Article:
Thin Solid Films, Vol.656, 68-74, 2018
Comparison of seed layers for smooth, low loss silver films used in ultraviolet-visible plasmonic imaging devices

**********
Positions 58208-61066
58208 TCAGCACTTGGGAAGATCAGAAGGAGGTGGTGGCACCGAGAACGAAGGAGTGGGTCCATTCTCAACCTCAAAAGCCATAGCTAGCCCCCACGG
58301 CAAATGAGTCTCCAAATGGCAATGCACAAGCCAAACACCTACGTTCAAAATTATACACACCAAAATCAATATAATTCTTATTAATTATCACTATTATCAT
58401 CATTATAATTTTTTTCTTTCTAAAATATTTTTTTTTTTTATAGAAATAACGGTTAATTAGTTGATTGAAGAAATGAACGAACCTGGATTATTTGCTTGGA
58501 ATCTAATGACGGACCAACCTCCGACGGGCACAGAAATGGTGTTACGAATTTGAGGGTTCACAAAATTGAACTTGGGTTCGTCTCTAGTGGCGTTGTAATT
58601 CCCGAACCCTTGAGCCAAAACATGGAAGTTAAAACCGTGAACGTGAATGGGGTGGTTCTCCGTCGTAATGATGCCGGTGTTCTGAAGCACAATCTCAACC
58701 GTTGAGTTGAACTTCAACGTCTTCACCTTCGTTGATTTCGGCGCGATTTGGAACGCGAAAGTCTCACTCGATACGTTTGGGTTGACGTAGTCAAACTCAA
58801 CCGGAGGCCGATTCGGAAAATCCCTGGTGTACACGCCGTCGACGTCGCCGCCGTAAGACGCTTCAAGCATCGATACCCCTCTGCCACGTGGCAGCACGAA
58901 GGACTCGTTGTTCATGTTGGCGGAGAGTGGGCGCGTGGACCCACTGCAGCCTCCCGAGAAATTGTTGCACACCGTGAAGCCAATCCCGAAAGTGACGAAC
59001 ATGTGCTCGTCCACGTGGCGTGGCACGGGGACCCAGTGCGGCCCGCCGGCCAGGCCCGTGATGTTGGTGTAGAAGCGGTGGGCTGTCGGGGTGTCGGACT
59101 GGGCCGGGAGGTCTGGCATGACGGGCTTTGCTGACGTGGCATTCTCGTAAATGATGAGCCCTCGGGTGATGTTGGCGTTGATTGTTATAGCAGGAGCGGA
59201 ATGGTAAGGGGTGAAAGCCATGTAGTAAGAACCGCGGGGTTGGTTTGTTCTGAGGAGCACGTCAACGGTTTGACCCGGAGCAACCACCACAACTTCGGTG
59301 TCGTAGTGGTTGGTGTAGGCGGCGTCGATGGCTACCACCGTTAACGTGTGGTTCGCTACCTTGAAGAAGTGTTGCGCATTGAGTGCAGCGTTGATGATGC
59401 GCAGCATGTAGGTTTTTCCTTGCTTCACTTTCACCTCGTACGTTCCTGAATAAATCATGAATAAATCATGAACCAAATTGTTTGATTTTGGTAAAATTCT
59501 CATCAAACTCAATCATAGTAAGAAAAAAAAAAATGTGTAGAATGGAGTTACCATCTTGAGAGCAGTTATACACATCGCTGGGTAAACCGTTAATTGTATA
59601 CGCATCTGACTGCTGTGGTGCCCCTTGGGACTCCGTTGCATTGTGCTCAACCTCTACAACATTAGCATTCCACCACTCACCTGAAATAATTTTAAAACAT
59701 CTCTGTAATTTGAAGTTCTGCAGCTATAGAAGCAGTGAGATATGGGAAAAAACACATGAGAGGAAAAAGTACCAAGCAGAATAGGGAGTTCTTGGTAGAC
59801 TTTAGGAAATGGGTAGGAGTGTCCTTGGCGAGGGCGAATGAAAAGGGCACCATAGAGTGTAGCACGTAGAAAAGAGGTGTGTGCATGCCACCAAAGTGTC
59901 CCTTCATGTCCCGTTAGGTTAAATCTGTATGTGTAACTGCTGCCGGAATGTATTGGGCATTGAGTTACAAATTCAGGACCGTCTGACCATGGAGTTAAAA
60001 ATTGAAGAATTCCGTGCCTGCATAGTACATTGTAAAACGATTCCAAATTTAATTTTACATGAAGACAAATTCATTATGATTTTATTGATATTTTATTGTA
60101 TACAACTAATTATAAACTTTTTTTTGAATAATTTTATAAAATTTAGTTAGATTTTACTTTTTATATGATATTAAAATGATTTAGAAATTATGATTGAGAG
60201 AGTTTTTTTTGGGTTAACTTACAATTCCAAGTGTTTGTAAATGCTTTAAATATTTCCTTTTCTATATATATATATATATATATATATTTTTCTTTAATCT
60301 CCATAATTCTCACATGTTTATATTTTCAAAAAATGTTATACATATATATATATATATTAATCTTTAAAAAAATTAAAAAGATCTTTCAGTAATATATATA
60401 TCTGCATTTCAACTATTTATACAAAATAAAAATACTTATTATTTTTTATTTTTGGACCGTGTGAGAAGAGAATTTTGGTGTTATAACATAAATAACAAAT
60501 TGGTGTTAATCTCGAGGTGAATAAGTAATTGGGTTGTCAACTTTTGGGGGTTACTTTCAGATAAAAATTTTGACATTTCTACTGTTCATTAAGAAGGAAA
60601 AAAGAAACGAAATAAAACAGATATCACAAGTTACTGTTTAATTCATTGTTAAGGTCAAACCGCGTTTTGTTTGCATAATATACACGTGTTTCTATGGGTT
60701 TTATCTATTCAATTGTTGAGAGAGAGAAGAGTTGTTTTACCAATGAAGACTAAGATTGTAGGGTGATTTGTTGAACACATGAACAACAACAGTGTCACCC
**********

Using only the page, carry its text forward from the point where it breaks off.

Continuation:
Germanium, copper and silver(I) oxide seed layers are investigated for their ability to reduce the roughness of silver thin films deposited on amorphous substrates. Such films are useful in disease detection and sub-wavelength imaging applications, provided their surface roughness is sufficiently low so as to give a strong plasmonic response. Surface roughness and optical transmission measurements are reported for thermally evaporated and radio frequency sputtered silver films between 10-40 nm thick, grown either directly on amorphous borosilicate glass substrates or on top of 1 nm thick seed layers. It is found that germanium, copper and silver(I) oxide seed layers all have a smoothing effect on silver films up to 20 nm thickness. In the best case, the root means square surface roughness of a 10 nm silver film thermally evaporated onto borosilicate glass was reduced from 2.16 +/- 0.16 nm to 0.71 +/- 0.04 nm by the inclusion of a 1 nm thick germanium seed layer. For films thicker than 20 nm only germanium had a significant smoothing effect. The effects of thermal annealing on the surface roughness and optical transmission of silver films grown on the various seed layers were also investigated. The optical transmission over ultraviolet and visible wavelengths was increased and the surface roughness was decreased for films grown on a germanium seed layer, but the reverse was observed for films grown on the copper or silver(I) oxide seed layers or on the bare substrate. The silver films degraded during annealing due to de-wetting, which occurred at a threshold temperature determined by the seed layer or substrate. These experiments pave a pathway towards extremely smooth, low-loss silver films at arbitrary thicknesses. Results support the development of more sensitive, robust, and reliable plasmonic devices for medical diagnosis, imaging, and particle sensing.